Cornell University scientists (Ithaca, NY, USA) have developed a class of CMOS image sensor which, when combined with a standard camera lens, performs lightfield imaging without any additional off-chip optics.
Conventional digital cameras record light from three-dimensional scenes by capturing a 2-D map of light intensity onto an imager. However, the new sensor directly records both the local incident angle of light and the intensity information from a lightfield.
The key to this new technique is the deployment of what the researchers term "angle-sensitive pixels" or ASPs. This approach uses local stacked diffraction gratings over each pixel to generate a strong, periodic sensitivity to incident angle. ASPs' gratings are built using only the metal layers already present in a standard CMOS process (normally designated as wires for carrying electrical signals between transistors), and so incur no added manufacturing cost over a standard CMOS image sensor.
Fabricated in a 180-nm mixed-mode CMOS process, the sensor developed at Cornell sports a 400 × 384-pixel array that employs 7.5-μm ASPs, which use pairs of local diffraction gratings above a photodiode to detect incident angle.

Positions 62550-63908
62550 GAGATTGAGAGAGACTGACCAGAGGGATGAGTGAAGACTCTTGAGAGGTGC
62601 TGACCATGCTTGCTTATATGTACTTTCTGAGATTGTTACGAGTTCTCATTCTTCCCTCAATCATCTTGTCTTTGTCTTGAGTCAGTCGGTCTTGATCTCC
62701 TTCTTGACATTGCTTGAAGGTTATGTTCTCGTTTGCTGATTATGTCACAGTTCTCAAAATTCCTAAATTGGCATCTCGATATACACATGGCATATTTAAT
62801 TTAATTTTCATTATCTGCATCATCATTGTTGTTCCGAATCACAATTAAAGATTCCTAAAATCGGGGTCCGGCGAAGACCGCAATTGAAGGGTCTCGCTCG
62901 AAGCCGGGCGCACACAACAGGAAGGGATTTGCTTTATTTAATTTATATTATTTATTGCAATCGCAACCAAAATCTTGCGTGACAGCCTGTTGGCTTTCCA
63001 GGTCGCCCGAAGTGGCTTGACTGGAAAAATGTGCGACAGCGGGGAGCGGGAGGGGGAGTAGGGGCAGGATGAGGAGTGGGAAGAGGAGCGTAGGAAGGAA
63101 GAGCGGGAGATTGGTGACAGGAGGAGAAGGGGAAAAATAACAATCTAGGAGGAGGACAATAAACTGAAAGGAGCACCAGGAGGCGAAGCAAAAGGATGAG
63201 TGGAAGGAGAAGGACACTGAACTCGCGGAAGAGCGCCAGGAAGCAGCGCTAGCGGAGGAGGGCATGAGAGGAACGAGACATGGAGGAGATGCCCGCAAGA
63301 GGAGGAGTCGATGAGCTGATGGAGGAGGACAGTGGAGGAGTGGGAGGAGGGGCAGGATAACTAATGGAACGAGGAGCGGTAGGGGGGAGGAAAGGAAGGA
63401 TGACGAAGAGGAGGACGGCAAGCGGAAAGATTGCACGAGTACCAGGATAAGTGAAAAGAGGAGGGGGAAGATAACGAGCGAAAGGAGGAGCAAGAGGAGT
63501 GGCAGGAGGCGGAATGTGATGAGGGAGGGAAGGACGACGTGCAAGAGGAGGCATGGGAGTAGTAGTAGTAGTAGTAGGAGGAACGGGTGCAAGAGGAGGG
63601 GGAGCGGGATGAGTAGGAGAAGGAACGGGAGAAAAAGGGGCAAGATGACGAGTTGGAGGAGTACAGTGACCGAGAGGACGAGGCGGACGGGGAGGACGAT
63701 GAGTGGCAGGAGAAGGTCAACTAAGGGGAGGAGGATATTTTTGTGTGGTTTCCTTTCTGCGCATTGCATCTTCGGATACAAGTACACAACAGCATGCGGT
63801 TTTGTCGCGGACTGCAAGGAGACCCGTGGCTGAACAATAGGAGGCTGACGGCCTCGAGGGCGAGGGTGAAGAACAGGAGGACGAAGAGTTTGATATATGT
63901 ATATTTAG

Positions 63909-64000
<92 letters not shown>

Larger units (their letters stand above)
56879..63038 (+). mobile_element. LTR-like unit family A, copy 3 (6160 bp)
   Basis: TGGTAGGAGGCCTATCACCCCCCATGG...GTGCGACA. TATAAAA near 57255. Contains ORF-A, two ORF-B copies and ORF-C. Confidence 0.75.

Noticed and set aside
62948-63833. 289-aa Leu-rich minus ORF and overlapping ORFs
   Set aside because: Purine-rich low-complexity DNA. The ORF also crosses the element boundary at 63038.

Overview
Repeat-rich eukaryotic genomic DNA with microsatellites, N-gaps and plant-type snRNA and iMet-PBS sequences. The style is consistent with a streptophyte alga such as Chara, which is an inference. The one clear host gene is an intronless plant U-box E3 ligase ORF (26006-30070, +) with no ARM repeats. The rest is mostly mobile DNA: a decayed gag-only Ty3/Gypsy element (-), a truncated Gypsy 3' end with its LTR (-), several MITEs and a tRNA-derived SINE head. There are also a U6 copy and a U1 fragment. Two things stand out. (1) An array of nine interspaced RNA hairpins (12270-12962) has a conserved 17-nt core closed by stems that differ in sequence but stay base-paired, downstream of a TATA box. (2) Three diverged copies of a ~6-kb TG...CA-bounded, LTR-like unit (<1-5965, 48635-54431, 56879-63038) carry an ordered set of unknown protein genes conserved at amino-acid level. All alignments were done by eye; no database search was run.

To demonstrate the capabilities of the ASP-based image sensor, the researchers created a lightfield camera by placing the imager behind a commercial fixed-focus camera lens.
Compared to a traditional intensity-sensitive imager, the chip captures a much richer description of the light striking it. Through post-processing the image data, the researchers determined the ranges of objects from the imager and refocused out-of-focus parts of a scene. This approach may prove a useful alternative to time-of-flight imaging systems, structured light systems, or passive systems that use multiple cameras.
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